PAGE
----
Using changes in refractive index to produce high-contrast images of transparent specimens
In phase contrast imaging, small changes in optical path length (as light moves through different materials of differing refractive index, e.g. water, cellular components) are optically translated into corresponding changes in light intensity, which can be observed as differences in image contrast.
Light from a tungsten-halogen lamp is directed through a collector lens and focused on a specialized annulus positioned in the substage condenser. Wavefronts passing through the annulus illuminate the specimen and either pass straight through or are diffracted and retarded by phase gradients in the specimen. Undeviated and diffracted light collected by the objective is separated by a phase plate and focused at the intermediate image plane to form the final image. One drawback of phase contrast imaging is the occurrence of "halos" around areas of high phase shift.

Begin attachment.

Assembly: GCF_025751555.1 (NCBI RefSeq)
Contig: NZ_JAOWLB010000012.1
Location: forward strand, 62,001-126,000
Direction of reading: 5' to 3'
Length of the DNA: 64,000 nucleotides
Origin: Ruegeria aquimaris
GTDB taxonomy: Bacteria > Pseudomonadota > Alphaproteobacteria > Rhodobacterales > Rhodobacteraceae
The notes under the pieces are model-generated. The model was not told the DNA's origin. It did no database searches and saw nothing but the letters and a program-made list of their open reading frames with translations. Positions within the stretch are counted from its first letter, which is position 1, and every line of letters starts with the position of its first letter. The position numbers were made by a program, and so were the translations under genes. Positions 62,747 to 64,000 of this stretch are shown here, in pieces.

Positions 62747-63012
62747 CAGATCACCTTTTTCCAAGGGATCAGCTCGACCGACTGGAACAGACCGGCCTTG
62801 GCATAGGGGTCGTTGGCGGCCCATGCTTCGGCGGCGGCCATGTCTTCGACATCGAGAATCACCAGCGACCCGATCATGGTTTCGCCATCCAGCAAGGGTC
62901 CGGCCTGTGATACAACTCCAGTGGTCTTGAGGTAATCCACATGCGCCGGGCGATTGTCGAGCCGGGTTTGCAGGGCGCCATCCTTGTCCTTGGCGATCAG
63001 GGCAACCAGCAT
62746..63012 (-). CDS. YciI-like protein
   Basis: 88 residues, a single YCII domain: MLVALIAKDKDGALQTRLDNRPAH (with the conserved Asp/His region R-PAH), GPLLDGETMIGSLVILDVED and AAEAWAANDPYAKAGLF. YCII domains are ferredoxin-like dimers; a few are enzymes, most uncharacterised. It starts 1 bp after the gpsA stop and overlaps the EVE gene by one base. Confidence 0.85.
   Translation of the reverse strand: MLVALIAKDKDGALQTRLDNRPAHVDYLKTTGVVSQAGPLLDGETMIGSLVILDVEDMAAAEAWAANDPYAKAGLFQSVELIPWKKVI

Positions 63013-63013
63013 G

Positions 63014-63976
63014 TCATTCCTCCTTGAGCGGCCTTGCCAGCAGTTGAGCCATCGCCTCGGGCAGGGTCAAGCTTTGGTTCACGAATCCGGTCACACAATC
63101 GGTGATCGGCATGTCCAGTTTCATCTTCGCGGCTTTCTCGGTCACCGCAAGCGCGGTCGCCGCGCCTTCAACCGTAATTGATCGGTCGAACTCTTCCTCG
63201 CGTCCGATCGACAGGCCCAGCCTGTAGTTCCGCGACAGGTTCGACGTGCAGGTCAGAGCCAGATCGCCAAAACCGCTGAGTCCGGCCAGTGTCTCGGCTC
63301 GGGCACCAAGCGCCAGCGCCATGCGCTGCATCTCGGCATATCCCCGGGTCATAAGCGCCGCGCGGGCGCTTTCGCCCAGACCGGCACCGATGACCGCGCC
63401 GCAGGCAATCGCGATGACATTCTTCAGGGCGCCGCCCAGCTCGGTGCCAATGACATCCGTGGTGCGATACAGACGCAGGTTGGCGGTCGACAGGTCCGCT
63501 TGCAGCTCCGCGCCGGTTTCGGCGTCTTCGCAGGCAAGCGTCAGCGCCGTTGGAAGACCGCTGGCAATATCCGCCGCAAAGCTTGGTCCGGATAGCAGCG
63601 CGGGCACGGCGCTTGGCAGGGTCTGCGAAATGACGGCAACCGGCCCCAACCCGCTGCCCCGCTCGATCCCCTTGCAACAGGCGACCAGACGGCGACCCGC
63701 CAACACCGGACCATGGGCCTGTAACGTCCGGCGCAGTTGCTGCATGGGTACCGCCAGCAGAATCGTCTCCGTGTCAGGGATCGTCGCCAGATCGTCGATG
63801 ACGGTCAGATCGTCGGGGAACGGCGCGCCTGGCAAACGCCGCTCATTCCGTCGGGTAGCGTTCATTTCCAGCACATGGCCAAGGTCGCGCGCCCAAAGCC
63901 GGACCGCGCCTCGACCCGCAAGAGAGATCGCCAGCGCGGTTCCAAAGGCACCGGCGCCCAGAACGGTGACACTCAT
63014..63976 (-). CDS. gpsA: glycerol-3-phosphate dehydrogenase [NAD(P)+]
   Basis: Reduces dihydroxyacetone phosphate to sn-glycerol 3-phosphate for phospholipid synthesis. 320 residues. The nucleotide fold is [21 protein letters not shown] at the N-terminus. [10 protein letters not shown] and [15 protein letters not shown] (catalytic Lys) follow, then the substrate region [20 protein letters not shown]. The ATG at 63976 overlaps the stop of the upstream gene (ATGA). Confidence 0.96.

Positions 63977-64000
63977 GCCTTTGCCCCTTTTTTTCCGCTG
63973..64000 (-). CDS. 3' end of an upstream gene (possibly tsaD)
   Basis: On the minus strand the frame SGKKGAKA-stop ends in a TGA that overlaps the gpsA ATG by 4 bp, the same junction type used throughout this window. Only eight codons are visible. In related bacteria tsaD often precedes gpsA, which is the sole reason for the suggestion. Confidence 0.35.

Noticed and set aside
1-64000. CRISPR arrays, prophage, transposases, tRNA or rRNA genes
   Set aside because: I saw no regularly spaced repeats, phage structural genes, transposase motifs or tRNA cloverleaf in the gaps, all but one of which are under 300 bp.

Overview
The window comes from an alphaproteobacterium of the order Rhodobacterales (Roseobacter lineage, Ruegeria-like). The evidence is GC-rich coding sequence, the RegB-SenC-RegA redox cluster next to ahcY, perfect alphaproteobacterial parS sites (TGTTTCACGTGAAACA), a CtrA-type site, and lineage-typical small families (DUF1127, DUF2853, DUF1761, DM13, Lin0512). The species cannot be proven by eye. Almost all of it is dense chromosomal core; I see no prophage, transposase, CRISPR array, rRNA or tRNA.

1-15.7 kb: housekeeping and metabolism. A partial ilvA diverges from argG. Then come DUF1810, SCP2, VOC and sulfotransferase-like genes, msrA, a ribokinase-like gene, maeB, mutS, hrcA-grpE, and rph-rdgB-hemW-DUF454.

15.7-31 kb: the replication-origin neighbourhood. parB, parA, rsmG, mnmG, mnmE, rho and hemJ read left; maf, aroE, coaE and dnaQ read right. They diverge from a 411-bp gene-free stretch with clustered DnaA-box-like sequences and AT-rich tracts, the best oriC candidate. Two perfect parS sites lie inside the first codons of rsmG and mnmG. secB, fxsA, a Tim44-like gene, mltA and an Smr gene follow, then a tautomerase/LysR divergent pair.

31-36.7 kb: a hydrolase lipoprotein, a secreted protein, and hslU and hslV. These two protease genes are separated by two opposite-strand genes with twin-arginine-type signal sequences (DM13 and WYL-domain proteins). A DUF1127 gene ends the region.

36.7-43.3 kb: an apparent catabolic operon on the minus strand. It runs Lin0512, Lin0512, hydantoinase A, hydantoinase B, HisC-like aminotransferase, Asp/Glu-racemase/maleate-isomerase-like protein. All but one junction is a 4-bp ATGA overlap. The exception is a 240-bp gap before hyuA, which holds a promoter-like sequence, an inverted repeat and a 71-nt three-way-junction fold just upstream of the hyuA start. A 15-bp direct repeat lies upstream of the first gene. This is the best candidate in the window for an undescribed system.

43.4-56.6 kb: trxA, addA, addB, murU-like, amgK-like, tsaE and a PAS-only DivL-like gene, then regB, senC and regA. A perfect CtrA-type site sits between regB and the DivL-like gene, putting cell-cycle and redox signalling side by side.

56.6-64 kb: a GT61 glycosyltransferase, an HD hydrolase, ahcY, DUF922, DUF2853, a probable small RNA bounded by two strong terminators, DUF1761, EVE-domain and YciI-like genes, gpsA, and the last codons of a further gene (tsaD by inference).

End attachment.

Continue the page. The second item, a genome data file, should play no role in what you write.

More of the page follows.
Phase contrast imaging is applicable to many transparent subjects, such as living cells in culture, micro-organisms, thin tissue slices, lithographic patterns, fibres, latex dispersions, glass fragments, and subcellular particles (including nuclei and other organelles) where the technique reveals structure that is not visible in brightfield imaging. An advantage of phase contrast microscopy is that living cells can be imaged in detail without the need for staining or use of fluorophores.
Phase contrast capability can be added to almost any brightfield microscope, provided the specialized phase objectives conform to the tube length parameters and the condenser will accept an annular phase ring of the correct size. Nikon, and all major microscope manufacturers, provide phase contrast accessories for their upright microscopes, inverted research microscopes and educational microscopes.
Introduction to Phase Contrast Microscopy
Phase Contrast Microscope Configuration